## More Abstract Algebra

1. The problem statement, all variables and given/known data

Show that G is isomorphic to the Galois group of an irreducible polynomial of degree d iff is has a subgroup H of index d such that $$\bigcap_{\sigma \in G} \sigma H \sigma^{-1} = {1}$$.

2. Relevant equations

3. The attempt at a solution

I know that if G acts transitively as a permutation group on a set (and it does in this case being isomorphic to the Galois group of an irreducible), then the stabilizer of an element has the given property. And since the stabilizer is functionally the same for any root, it really shouldn't matter which one I choose. But I don't know how to show that it's of index d. I've tried counting permutations that fix an element and permutations that don't (should be |G|/d or d respectively, assuming I'm doing this right), but I can't find any obvious way to do so in general since obviously the Galois group can be lots and lots of weird things (all subgroups of a symmetric group of course).

As for the other direction, I think it's probably easy to show that if all the conjugates of a subgroup intersect in the trivial subgroup, then G has to act transitively on some set, and so it can be the Galois group of an irreducible with the same number of roots as the set it's acting on. But again I'm not sure why the index being d implies that it has to act transitively on a set of d elements.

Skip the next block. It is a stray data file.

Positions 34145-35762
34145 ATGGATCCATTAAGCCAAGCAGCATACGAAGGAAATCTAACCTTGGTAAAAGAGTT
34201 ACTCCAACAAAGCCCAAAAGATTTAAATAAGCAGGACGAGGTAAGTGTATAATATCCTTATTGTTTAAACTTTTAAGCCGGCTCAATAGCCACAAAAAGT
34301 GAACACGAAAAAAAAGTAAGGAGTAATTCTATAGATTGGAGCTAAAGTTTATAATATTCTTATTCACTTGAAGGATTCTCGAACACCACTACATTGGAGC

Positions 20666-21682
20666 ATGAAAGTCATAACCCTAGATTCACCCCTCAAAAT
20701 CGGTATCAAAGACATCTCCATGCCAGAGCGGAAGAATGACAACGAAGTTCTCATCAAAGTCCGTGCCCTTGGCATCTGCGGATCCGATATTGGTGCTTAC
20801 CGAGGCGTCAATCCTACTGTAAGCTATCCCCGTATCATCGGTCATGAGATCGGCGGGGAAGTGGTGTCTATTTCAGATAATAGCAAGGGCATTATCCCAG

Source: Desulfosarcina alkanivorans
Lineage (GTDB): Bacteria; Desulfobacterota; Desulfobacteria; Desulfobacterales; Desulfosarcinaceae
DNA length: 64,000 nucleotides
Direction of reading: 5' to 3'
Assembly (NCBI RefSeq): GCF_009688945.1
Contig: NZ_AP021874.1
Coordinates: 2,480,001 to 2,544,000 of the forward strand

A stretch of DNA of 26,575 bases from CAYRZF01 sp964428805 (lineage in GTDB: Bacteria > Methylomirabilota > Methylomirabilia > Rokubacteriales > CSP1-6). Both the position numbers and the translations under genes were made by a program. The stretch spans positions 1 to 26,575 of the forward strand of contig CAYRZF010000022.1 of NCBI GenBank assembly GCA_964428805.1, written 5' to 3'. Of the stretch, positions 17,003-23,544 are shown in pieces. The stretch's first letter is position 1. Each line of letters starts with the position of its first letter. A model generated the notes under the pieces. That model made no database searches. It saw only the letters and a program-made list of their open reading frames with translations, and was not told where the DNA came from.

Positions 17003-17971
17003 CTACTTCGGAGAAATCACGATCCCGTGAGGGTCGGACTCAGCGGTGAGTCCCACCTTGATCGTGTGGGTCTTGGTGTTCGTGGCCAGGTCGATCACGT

Thanks for any help. Also, I might post some more stuff in this topic if I don't have any luck on some other problems.

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 Recognitions: Homework Help Science Advisor Did you mean to say "such that $\bigcap_{\sigma \in G} \sigma H \sigma^{-1} = H$"? For the index bit, can't you invoke the fundamental theorem of Galois theory? Remember the connection between indices of subgroups and degrees of field extensions.
 Oh, I meant for the intersection to be trivial. I'll think about what you said though.